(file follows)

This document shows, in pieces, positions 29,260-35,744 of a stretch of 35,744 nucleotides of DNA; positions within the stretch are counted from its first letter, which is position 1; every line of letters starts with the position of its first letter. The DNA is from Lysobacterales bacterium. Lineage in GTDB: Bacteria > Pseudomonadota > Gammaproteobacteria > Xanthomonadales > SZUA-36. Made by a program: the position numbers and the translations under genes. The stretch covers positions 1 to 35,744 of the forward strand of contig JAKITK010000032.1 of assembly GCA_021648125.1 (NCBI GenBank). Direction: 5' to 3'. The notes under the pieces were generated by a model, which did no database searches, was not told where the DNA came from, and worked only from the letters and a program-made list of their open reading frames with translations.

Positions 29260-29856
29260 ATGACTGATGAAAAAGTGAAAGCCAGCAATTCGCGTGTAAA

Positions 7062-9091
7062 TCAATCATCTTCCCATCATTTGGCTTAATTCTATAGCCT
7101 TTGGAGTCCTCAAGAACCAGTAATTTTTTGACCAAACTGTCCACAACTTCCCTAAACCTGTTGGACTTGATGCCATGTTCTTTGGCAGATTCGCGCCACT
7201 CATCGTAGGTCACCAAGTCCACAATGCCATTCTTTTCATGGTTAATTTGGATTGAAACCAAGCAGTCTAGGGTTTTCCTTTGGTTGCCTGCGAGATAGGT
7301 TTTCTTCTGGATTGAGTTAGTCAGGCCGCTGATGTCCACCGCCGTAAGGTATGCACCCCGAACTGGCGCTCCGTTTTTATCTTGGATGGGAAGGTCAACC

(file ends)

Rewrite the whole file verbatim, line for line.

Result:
This document shows, in pieces, positions 29,260-35,744 of a stretch of 35,744 nucleotides of DNA; positions within the stretch are counted from its first letter, which is position 1; every line of letters starts with the position of its first letter. The DNA is from Lysobacterales bacterium. Lineage in GTDB: Bacteria > Pseudomonadota > Gammaproteobacteria > Xanthomonadales > SZUA-36. Made by a program: the position numbers and the translations under genes. The stretch covers positions 1 to 35,744 of the forward strand of contig JAKITK010000032.1 of assembly GCA_021648125.1 (NCBI GenBank). Direction: 5' to 3'. The notes under the pieces were generated by a model, which did no database searches, was not told where the DNA came from, and worked only from the letters and a program-made list of their open reading frames with translations.

Positions 29260-29856
29260 ATGACTGATGAAAAAGTGAAAGCCAGCAATTCGCGTGTAAA

Positions 7062-9091
7062 TCAATCATCTTCCCATCATTTGGCTTAATTCTATAGCCT
7101 TTGGAGTCCTCAAGAACCAGTAATTTTTTGACCAAACTGTCCACAACTTCCCTAAACCTGTTGGACTTGATGCCATGTTCTTTGGCAGATTCGCGCCACT
7201 CATCGTAGGTCACCAAGTCCACAATGCCATTCTTTTCATGGTTAATTTGGATTGAAACCAAGCAGTCTAGGGTTTTCCTTTGGTTGCCTGCGAGATAGGT
7301 TTTCTTCTGGATTGAGTTAGTCAGGCCGCTGATGTCCACCGCCGTAAGGTATGCACCCCGAACTGGCGCTCCGTTTTTATCTTGGATGGGAAGGTCAACC